Concurrent Care Denials Sample Letter

Date

 

Attn:
Provider Appeals Department
Address
City, State, ZIP Code

Re: Denial of claims with concurrent care

 

Health Plan ID Number: Group Number:
Insured/Plan Member: Patient Name:
Claim Number: Claim Date:

Dear Sir/Madam:

[Insert org name here], is deeply concerned about [Ins. Co's name] policy of concurrent denials of claims when multiple providers are involved in a patient's care on the same day.   Denying or delaying payment for services rendered by providers supplying cost effective, medically appropriate care is short sited and potentially dangerous to patient care. While providing payment seems intuitively correct, there may be other reasons for you to reconsider your policy on this matter.

The 2005 CPT manual has deleted the -75 modifier and places no specific reporting requirements for concurrent care.  The Medicare Benefit Policy Manual, Chapter 15 entitled "Covered Medical and other Health Services", specifically addresses concurrent care by different providers on the same day of service in Section 30 (E).   A carrier must consider that a patient's condition warrants the services of more than one physician, and that the individual services by each are reasonable and necessary. "The specialty of the physicians is an indication of the necessity of concurrent services…it would not be highly unusual for concurrent care performed by physicians in different specialties..."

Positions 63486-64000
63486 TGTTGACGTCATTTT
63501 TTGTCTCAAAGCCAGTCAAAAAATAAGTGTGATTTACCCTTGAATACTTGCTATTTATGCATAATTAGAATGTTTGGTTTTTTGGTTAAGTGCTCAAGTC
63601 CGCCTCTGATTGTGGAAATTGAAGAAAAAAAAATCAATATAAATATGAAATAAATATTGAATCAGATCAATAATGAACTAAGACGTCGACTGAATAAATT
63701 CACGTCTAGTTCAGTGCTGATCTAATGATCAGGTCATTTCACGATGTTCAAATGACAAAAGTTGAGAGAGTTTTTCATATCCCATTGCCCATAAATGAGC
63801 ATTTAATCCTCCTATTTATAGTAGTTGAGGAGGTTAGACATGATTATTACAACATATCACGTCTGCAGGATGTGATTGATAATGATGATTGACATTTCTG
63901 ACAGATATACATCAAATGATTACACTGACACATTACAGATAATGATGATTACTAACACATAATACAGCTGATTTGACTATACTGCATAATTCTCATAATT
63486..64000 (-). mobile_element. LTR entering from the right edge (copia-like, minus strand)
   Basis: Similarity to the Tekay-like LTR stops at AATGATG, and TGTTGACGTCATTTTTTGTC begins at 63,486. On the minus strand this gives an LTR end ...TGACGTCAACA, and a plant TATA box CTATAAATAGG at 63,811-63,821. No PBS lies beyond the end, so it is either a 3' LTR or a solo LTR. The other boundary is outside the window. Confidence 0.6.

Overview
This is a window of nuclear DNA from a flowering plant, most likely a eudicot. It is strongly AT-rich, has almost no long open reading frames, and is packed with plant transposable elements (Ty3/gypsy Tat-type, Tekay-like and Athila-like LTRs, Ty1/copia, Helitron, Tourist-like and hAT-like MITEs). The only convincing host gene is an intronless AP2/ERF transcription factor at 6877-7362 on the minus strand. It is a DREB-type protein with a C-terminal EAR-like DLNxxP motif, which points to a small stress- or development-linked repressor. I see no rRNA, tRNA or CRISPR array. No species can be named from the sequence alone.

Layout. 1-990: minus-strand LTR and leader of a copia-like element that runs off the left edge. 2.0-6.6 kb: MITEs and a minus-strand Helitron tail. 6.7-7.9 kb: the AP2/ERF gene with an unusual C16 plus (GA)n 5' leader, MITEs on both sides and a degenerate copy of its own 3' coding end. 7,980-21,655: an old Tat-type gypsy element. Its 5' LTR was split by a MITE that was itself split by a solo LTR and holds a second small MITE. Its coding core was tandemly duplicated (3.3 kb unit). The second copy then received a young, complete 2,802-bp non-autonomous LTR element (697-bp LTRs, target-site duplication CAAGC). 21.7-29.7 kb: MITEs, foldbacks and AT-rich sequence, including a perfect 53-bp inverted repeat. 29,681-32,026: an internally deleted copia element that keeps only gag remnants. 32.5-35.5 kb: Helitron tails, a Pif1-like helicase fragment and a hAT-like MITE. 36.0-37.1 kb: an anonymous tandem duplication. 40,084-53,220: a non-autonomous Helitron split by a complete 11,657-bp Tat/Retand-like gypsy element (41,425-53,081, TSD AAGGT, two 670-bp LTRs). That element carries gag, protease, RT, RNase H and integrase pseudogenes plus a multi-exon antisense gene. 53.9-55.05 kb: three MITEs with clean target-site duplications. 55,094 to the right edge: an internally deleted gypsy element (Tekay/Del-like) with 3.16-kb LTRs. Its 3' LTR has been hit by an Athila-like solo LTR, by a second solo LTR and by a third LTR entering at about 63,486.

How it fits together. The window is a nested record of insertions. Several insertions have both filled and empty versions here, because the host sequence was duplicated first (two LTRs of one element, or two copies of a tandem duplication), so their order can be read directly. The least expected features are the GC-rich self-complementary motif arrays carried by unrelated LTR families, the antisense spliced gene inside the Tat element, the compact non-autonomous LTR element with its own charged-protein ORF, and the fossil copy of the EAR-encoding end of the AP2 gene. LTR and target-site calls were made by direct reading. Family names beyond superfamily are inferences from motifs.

The Aetna settlement in U.S. District Court of Southern District of Florida of May 21st, 2003 clearly describes some   "key" business practices mandated in the settlement regarding the definition of "medical necessity". Medical necessity shall mean healthcare services that a physician exercising prudent clinical judgment, would provide to a patient for the purpose of preventing, evaluating, diagnosing, or treating an illness, injury, disease.

The Emergency Treatment and Labor Act mandate hospitals and emergency physicians to provide medical screening exams and stabilization treatment for patients who present to the Emergency Department.  State laws which contain "Prudent Layperson" standards for payment of Emergency services, prohibit the practice of routine denial for appropriately provided and coded claims by emergency care providers.

We strongly urge you reconsider your policy of denial of payment of these services to comply with existing state law, prior legal precedent, and accepted insurance standards.

Sincerely

(Your name here)

 

Source: AMA

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